That ho would have no hesitation in saying that he could go to London, and not only clean up the deficit there, but carry through a large conversion loan at a substantially reduced rate of interest.

The honorable gentleman also said -

I can then come back to Australia and appeal to the bondholders on patriotic grounds for a loan at a lower rate of interest.

What the honorable gentleman put second my Government put first. We believed that we should put our own house in order before appealing to the bondholders overseas, and we gave successful effect to that policy. One part of the proposal of the Prime Minister in his Adelaide speech has thus been put into effect. I should like to know whether it ia the intention of the Assistant Treasurer to attempt to put the other part of it into effect when he goes to London.

I wish to emphasize one matter referred to in the Governor-General's Speech. It was said by His Excellency that if we are to place our finances on a sound footing, it is essential that we adopt a programme which will restore confidence, and put our people back to work. But we must also restore confidence overseas. We were told during the election campaign that it was essential that a change of government should be made if confidence were to bc restored. It was also said that if we had honest government confidence would be restored immediately. We have had a change of government; but I suggest that one of the first administrative acts of the new Government struck a most deadly blow at the confidence which overseas people had in Australia. Shortly after this Government came into office it defaulted; for the first time in the history of the Commonwealth. This default, which was due to an administrative act of a Government which has paraded its honesty, dealt a heavy blow at Australia's credit. I do not intend or desire to lift from the Government of New South Wales the responsibility for its default. That Government defaulted when my Government was in office, and we paid the interest due on its account on the date upon which it fell due. We did not parade our honesty, or our desire for a restoration of confidence; but we took every care that there should be no default. I can see no reason why this Government should have allowed default to occur. Why was not the money paid when it fell due, seeing that it was available? It has been suggested that the default was permitted in order to teach the Government of New South Wales a lesson. But that Government did not need any lessons on how to default. It had defaulted previously. I understand that we shall have an opportunity to speak further on this subject at a very early date, and I shall not say any more about it at the moment except that the action of this Government in allowing the default to occur was a most regrettable blunder of the first magnitude. I do not suggest that the Government will not pay the money that is due, for I know that it will do so; but if it can pay the money a few weeks after it became due why could it not have done so on the due date and instituted afterwards proceedings against. New South Wales for the recovery of the amount? If it had done that, it would have preserved the national honour of this great country.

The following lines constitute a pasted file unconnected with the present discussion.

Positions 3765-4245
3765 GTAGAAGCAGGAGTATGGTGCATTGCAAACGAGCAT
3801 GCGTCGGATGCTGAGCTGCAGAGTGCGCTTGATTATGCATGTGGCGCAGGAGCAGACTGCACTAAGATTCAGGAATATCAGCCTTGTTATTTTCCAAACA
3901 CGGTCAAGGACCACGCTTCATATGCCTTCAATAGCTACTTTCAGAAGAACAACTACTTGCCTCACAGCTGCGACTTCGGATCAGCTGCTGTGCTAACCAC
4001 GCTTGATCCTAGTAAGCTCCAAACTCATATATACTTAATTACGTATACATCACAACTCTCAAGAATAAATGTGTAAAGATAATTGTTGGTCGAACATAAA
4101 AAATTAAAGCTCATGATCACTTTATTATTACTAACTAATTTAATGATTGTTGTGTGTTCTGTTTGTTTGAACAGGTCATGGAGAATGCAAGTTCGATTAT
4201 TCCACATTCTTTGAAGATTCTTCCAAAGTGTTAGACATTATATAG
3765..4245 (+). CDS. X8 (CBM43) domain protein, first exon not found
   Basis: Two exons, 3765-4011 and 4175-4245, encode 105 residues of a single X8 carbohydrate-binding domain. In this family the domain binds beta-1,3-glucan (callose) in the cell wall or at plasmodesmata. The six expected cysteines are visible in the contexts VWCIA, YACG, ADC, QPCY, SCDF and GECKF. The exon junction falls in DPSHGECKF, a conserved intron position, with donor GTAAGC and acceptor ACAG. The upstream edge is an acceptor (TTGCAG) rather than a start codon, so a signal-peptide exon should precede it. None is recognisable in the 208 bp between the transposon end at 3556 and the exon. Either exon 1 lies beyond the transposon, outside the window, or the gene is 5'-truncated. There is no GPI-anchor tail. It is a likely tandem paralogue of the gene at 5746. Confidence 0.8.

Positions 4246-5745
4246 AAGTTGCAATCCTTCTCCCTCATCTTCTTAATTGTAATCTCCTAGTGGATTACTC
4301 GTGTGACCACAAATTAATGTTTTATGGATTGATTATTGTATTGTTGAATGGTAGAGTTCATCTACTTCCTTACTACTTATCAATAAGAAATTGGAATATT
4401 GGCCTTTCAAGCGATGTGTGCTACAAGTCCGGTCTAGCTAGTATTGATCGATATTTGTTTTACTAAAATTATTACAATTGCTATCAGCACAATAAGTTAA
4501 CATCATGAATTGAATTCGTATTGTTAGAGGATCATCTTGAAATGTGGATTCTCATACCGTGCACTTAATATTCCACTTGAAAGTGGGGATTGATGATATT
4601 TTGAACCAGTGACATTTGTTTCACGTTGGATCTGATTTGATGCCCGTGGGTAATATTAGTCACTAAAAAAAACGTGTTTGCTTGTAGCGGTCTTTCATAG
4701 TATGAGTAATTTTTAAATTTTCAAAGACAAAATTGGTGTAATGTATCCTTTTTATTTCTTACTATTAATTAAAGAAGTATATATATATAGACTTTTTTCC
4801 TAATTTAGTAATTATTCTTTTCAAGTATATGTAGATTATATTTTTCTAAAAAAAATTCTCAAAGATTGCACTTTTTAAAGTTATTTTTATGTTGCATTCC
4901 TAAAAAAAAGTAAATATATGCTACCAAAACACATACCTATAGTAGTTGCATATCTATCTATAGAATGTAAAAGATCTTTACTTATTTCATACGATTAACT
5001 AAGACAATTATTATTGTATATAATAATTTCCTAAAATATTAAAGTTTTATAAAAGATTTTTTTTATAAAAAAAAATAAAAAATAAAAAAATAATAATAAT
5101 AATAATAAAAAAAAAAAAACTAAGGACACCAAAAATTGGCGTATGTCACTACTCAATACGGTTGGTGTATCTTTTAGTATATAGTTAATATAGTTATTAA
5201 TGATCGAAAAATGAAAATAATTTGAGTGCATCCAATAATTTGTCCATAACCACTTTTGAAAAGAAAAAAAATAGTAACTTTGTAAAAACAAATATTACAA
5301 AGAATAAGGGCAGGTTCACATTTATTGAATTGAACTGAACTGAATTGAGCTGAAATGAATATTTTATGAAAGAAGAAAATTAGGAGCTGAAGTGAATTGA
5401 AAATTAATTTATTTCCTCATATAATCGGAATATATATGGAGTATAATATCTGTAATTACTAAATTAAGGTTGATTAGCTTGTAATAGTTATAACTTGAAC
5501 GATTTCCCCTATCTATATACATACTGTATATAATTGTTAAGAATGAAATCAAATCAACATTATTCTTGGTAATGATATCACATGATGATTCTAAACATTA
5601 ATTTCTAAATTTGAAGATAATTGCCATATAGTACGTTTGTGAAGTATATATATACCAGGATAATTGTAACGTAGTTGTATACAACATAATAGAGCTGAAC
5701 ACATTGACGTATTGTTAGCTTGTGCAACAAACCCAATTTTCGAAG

During the election campaign high hopes were raised in the breasts of our people. It was placarded all over the country that " a steady job for all " would be found. There are 350,000 Australian citizens now waiting for the fulfilment of that promise. Seeing that the Government has control of both Houses of the Parliament, and claims to have the confidence of the financial institutions, I urge it to make an immediate move to carry out its promises. It will receive our support and commendation for every sound action that it takes to relieve unemployment in Australia.